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C++ In Action: Language

Parser

Private methods.


The Parser requires a major makeover. Let’s start with the header file, parse.h. It contains a lot of forward declarations

class Node;
class Scanner;
class Store;
class FunctionTable;
class SymbolTable;
                    

All these classes are mentioned in parse.h either through pointers or references—there is no need to include the header files that define them.

The class Parser has a constructor that takes references to all the major objects it will need in order to parse the stream of tokens from the Scanner. It needs the Store to create VarNodes, FunctionTable to create FunNodes and the SymbolTable to recognize variables and function names. Once the Parser is created, we can only ask it to evaluate the expression passed to it in the Scanner. The Eval method has the side effect of printing the result on the screen (if you're cringing now, I promise you'll be relieved when you read the next chapter of this book).

Parser has a number of private methods that it uses to parse expressions, terms and factors; and a method to execute the evaluation of the expression tree. Private methods are a useful device for code structuring. They cannot be called from outside of the class—they are just helper functions used in the implementations of other, public or private, methods.

class Parser
{
public:
    Parser (Scanner & scanner,
        Store & store,
        FunctionTable & funTab,
        SymbolTable & symTab);
    ~Parser ();
    Status Eval ();
private:
    void   Parse();
    Node * Expr();
    Node * Term();
    Node * Factor();
    void   Execute ();

    Scanner        & _scanner;
    Node           * _pTree;
    Status           _status;
    Store          & _store;
    FunctionTable  & _funTab;
    SymbolTable    & _symTab;
};
                    

The constructor (we are already looking at the implementation file, parse.cpp) initializes all the private variables.

Parser::Parser (Scanner & scanner, 
        Store & store,
        FunctionTable & funTab,
        SymbolTable & symTab )
: _scanner (scanner), 
  _pTree (0), 
  _status (stOk), 
  _funTab (funTab),
  _store (store),
  _symTab (symTab)
{
}
                    

The destructor deletes the parse tree:

Parser::~Parser ()
{
    delete _pTree;
}
                    

The Eval method calls private methods to parse the input and execute the calculation:

Status Parser::Eval ()
{
    Parse ();
    if (_status == stOk)
        Execute ();
    else
        _status = stQuit;
    return _status;
}
                    

Execute calls the Calc method of the top node of the parse tree and prints the result of the (recursive) calculation

void Parser::Execute ()
{
    if (_pTree)
    {
        double result = _pTree->Calc ();
        cout << "  " << result << endl;
    }
}
                    

The parsing starts with the assumption that whatever it is, it’s an expression.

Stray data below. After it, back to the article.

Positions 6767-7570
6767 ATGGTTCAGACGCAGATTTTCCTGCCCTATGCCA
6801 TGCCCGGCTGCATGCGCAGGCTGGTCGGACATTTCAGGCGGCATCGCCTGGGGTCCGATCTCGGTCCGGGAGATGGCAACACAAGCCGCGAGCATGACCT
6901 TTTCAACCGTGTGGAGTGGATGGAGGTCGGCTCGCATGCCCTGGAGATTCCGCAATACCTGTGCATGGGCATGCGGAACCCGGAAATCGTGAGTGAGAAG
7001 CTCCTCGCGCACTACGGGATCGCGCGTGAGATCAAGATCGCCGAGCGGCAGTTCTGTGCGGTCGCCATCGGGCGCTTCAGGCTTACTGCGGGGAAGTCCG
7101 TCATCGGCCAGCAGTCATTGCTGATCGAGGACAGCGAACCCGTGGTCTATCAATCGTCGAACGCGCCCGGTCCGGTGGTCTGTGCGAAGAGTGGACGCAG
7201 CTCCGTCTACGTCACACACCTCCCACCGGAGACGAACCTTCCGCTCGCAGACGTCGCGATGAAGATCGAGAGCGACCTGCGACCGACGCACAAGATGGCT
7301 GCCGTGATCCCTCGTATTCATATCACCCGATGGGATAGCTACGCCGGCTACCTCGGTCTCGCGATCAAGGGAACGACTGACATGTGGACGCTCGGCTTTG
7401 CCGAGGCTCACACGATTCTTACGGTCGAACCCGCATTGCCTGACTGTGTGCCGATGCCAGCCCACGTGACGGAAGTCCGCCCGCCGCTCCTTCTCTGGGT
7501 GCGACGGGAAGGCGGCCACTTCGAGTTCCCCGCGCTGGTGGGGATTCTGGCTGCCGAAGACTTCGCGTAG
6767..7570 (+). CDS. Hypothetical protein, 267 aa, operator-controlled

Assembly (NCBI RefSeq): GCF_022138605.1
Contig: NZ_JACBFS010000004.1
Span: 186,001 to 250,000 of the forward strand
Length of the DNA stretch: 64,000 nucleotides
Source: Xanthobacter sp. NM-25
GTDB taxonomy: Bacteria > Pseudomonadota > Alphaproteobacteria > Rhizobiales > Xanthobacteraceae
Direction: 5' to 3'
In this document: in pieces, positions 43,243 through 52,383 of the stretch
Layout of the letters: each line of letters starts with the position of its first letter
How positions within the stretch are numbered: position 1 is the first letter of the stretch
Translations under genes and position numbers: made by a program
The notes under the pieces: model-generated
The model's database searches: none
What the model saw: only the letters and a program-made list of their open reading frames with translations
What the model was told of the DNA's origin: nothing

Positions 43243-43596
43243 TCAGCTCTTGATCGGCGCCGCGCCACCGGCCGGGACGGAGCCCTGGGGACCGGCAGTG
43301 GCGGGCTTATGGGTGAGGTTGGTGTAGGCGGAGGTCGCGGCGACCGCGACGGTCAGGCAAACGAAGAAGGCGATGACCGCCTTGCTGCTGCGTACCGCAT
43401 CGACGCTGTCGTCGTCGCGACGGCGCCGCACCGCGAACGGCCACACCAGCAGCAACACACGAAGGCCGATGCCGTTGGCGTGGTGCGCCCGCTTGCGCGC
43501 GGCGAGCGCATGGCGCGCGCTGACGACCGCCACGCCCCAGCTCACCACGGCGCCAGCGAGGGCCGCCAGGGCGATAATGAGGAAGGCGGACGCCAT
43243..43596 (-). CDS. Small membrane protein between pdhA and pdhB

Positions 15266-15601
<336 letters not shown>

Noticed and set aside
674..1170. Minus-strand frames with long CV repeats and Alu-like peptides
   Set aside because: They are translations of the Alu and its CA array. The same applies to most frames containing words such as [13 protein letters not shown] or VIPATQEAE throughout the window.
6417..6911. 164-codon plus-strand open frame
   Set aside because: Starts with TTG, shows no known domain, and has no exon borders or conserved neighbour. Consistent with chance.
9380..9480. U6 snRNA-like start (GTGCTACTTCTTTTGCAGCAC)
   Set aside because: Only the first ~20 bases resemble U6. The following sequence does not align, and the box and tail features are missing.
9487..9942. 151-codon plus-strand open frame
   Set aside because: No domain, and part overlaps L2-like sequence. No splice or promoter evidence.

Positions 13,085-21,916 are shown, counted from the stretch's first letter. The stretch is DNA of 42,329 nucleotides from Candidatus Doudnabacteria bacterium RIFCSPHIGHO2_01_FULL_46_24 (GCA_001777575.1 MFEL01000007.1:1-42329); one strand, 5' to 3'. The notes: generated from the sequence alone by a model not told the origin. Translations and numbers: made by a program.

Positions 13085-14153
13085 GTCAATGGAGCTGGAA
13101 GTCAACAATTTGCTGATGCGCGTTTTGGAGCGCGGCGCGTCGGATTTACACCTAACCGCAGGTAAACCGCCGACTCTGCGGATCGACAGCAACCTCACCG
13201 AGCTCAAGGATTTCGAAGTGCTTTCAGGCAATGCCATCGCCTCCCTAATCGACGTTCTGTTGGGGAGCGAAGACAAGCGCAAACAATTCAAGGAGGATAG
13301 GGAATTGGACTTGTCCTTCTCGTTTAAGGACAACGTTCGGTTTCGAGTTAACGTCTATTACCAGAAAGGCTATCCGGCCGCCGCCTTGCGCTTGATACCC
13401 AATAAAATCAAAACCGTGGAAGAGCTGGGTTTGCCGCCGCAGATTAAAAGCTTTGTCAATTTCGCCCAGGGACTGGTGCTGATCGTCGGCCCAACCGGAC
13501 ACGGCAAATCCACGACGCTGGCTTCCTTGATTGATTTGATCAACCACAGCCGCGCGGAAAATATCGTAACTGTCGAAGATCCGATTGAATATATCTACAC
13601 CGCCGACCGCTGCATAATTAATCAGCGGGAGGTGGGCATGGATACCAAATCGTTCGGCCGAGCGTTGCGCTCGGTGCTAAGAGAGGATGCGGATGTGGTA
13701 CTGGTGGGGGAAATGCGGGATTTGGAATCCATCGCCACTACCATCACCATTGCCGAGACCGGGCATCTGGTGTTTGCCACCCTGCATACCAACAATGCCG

void Parser::Parse ()
{
    _pTree = Expr ();
}
                    

The expression starts with a term. The term can be followed by one of the operators that bind terms: the plus sign, the minus sign, the assignment sign; or nothing at all. These correspond to the four productions:

Expression is Term + Expression
or Term - Expression
or Term = Expression  // the Term must be an lvalue
or just Term
                    

That’s why, after parsing a term we ask the Scanner for the next token and test it against tPlus, tMinus and tAssign. Immediately after a token is recognized we tell the Scanner to accept it.

Node * Parser::Expr ()
{
    Node * pNode = Term ();
    EToken token = _scanner.Token ();
    if (token == tPlus)
    {
        _scanner.Accept ();
        Node * pRight = Expr ();
        pNode = new AddNode (pNode, pRight);
    }
    else if (token == tMinus)
    {
        _scanner.Accept ();
        Node * pRight = Expr ();
        pNode = new SubNode (pNode, pRight);
    }
    else if (token == tAssign)
    {
        _scanner.Accept ();
        Node * pRight = Expr ();
        if (pNode->IsLvalue ())
        {
            pNode = new AssignNode (pNode, pRight);
        }
        else
        {
            _status = stError;
            delete pNode;
            pNode = Expr ();
        }
    }
    return pNode;
}
                    

We proceed in a similar fashion with the Term, following the productions

Term is Factor * Term
or Factor / Term
or just Factor
                    
Node * Parser::Term ()
{
    Node * pNode = Factor ();
    if (_scanner.Token () == tMult)
    {
        _scanner.Accept ();
        Node * pRight = Term ();
        pNode = new MultNode (pNode, pRight);
    }
    else if (_scanner.Token () == tDivide)
    {
        _scanner.Accept ();
        Node * pRight = Term ();
        pNode = new DivideNode (pNode, pRight);
    }
    return pNode;
}
                    

A Factor, in turn, can be one of these

Factor is ( Expression ) // parenthesized expression
or Number // literal floating point number
or Identifier ( Expression ) // function call
or Identifier // symbolic variable